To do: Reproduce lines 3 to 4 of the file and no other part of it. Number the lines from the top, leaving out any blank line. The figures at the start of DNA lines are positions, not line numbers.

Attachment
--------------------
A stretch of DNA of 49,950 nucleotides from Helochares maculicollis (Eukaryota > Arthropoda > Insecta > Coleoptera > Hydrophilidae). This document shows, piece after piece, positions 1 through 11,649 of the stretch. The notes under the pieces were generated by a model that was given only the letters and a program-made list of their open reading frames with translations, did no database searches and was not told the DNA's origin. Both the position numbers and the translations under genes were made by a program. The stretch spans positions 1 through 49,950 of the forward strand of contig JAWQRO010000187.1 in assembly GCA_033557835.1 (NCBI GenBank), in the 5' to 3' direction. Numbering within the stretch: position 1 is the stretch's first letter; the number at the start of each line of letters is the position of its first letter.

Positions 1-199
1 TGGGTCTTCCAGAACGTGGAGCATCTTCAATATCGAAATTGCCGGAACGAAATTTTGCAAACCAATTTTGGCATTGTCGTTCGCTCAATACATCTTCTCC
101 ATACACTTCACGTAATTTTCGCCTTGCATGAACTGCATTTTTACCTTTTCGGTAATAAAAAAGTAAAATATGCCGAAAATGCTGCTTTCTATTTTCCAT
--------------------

1 TGGGTCTTCCAGAACGTGGAGCATCTTCAATATCGAAATTGCCGGAACGAAATTTTGCAAACCAATTTTGGCATTGTCGTTCGCTCAATACATCTTCTCC
101 ATACACTTCACGTAATTTTCGCCTTGCATGAACTGCATTTTTACCTTTTCGGTAATAAAAAAGTAAAATATGCCGAAAATGCTGCTTTCTATTTTCCAT